Recently I encountered a quote culled from Henry David Thoreau's journals in which he remarked on the sawyer, who after wisely investing in a two-man saw could do the work of several men equipped simply with axes. The sawyer then hired a man to assist him -- offering higher wages than competitive employers, offering lower rates to customers, and performing his job more efficiently, perhaps. The sawyer took time to contemplate the most sensible way to pursue his career and improved his lot by using his own ingenuity.
I can imagine a bunch of early cave dwellers diligently performing a sun dance ritual so the sun might cure their meat faster. These industrious clans folk might have been angry with the lazy fellow who was sitting and playing with sticks and stones - just before he discovered how to create fire. Similarly, it's easy to imagine a group of primitive hunters armed with rocks, perilously laboring to kill an infuriated mammoth to feed their tribe - whilst a lone independent-minded "lazy" curmudgeon idly "wasted his time" carving the very first spear. Societies have always been fortunate to have such innovative wastrels, but often seem unable to appreciate or respect them, or to leave them be as individuals.
Over time, various tribes might have begun to derive a lesson from experience - instead of casting out the occasional social dissident or dreamer, declaring him to be "shaman" or wise man of the tribe. That was probably an unwise move, in that it indulged the dreamer rather than challenging him and his power began to subtly corrupt him. A dissident needs to be a critic first and foremost of his own prejudices - deprived of that essential exercise, once others begin gullibly looking to him as a sort of oracle or leader he might get away with all sorts of foolishness. He might start to consider his every whim to be wise simply because he's capable of acting on it or others encourage him to do so. I remember the old children's game, "follow the leader" - I suppose it's politically incorrect now if not illegal, since it might have some genuinely educational potential for the children.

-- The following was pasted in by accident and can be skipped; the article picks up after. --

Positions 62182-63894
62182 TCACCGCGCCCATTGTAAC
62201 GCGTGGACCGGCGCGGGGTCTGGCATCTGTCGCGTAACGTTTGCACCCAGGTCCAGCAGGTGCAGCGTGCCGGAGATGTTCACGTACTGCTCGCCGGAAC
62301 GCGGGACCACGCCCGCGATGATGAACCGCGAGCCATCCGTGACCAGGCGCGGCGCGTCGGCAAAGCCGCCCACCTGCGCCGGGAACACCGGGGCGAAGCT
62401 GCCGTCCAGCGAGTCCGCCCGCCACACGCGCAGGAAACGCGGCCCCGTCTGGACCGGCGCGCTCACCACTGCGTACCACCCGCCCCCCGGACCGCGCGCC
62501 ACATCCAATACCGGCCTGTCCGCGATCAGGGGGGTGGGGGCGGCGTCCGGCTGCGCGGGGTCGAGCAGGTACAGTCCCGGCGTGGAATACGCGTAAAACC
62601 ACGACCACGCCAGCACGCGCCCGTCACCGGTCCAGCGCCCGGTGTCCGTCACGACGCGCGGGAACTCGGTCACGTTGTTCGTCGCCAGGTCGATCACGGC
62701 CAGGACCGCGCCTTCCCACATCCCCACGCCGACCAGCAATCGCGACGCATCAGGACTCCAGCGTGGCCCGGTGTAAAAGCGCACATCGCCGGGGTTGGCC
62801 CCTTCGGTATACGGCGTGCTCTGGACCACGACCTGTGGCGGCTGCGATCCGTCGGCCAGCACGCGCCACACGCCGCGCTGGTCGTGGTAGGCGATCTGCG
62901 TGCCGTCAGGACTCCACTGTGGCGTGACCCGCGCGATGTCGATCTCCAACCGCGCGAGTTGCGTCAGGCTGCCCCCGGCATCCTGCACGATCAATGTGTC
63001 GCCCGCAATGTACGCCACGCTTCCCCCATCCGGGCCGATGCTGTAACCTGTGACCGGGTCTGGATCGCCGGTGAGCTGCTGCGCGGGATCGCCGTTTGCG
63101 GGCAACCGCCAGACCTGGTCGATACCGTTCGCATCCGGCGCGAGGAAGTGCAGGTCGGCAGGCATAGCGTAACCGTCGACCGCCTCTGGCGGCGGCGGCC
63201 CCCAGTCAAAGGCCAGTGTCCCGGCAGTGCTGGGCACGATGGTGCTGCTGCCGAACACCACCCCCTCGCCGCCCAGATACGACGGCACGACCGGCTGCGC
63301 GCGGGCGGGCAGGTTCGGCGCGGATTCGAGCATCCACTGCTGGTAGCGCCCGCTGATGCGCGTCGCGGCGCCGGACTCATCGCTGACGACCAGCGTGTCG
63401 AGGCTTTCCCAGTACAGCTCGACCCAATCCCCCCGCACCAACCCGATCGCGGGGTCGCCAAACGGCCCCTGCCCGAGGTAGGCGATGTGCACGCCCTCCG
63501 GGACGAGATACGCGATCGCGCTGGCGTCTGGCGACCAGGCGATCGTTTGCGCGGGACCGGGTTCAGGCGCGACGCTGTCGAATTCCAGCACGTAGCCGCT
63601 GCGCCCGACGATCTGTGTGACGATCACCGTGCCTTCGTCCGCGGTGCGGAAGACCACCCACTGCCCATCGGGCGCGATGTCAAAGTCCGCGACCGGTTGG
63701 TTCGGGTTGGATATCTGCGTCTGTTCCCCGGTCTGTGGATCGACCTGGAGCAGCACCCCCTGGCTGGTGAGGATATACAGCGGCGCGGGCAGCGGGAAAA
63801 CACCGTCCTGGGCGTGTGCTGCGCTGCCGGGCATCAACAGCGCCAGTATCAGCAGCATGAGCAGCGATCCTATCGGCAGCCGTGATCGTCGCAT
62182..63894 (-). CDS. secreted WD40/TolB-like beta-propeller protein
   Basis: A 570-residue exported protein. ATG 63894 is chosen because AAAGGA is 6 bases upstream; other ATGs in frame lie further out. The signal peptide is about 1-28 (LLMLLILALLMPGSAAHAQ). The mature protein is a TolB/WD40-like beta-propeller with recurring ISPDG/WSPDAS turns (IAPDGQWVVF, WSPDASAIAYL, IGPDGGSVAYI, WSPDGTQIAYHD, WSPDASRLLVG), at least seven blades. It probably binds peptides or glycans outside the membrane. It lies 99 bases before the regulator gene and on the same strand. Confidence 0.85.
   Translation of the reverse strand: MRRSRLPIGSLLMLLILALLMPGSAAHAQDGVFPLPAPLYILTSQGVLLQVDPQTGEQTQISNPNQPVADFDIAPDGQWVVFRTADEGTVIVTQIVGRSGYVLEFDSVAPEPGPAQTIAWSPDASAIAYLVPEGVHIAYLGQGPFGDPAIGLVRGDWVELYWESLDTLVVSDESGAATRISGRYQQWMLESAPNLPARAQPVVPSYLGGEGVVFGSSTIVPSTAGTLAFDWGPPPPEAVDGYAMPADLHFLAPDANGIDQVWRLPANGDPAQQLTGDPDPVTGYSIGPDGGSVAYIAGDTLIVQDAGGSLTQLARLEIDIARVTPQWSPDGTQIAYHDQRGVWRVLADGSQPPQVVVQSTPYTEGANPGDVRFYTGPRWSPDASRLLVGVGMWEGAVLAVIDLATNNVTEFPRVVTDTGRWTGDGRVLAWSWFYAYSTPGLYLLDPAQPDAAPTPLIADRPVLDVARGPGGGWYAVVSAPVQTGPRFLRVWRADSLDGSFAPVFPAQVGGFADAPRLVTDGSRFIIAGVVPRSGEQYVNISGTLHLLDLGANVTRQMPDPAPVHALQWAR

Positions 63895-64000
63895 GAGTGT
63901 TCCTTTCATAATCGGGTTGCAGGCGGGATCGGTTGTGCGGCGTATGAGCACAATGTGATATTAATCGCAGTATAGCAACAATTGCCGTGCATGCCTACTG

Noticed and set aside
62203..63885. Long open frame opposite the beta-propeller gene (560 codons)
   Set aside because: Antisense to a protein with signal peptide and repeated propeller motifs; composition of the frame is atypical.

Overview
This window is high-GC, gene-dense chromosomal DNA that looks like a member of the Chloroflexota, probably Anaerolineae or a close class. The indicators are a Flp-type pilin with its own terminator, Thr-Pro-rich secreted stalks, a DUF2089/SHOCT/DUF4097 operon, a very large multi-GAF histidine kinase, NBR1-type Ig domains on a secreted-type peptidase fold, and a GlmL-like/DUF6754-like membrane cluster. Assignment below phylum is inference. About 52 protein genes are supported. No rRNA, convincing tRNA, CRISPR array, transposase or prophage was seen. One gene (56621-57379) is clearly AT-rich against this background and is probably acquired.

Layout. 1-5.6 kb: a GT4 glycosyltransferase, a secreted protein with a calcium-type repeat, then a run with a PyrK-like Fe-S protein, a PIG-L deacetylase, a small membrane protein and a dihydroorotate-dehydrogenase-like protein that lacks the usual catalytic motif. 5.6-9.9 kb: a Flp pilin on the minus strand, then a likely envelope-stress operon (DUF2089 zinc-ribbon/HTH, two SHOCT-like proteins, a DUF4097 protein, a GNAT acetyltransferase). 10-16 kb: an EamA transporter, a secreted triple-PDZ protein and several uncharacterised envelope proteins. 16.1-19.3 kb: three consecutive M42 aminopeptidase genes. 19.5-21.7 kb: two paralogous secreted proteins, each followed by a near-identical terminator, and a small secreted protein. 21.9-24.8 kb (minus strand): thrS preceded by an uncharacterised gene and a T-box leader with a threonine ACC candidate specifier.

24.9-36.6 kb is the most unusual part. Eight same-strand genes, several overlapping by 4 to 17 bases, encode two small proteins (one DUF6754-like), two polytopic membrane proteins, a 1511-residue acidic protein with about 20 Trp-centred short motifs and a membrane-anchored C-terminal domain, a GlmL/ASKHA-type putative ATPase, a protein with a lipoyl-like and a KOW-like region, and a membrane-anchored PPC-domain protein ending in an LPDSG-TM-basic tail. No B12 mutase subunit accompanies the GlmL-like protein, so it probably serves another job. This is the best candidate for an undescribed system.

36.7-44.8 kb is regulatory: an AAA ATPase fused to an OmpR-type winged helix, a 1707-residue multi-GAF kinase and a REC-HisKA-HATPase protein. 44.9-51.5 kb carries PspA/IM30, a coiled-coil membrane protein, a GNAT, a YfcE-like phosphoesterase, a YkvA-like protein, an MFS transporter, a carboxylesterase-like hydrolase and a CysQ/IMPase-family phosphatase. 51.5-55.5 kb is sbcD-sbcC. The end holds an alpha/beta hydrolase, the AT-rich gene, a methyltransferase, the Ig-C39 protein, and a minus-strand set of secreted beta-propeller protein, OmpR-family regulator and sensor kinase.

It seems likely that many of the cleverest primitive men might have been shunned or even cast out by their communities or tribes for refusing to go along with tradition. So it was, perhaps, that a tradition of individualism began long ago - and perhaps a number of those independent minded men began to band together and establish advanced societies. It may be that such bands of freedom loving men and women gave rise to legendary early golden civilizations, such as Mu or Atlantis. Being familiar with the unintelligent tendencies of cultures they'd left, such forward thinking peoples seem likely to have been reclusive - to have retreated from conflict with less sophisticated brethren, preferring to associate with and procreate amongst other thinking people like themselves.
America was born as a rough-hewn society of individualists, rebels and dreamers. So the idea of early America is painted in old history books, and the popular imagination. What went wrong - how has the dream of independence fallen so far that today the pettiest and most blatant forms of tyranny appear to meet with popular acceptance?
Modern day politicians are often dreamers of grandiose schemes, which they seek to superimpose on the daily realities of folk they consider beneath them. That's the dirty little secret inherent in political thinking; one does not seek to interfere with the choices of one's equals, or treat other adults as if they were ignorant children, or dictate terms to one's superiors. Political solutions are espoused by people who think themselves fit to impose their beliefs and preferences onto others; that's often referred to as "collectivist" thinking, although it strikes me as highly divisive thinking or "us VS them" thinking. Of course, one person's "us" is inevitably "them" to someone else, and "them" always means "me" to somebody or many bodies.
Politicians dream dangerous dreams; dangerous because they may become realities for many innocent people. Politics offers the individual the wherewithal to mind OPB (or Other People's Business) - and given the wherewithal and the presumed right to meddle in the affairs of others, few people are sensible enough to refrain, even though it sets in motion a deadly domino game of "tit for tat" consequences. Witness the outrage of any genuinely downtrodden minority in action when the carousel lifts their horse toward the brass ring of political power -- it becomes a means of revenge on the old oppressors until the formerly oppressed become the new oppressors, and the former oppressors become the newly oppressed.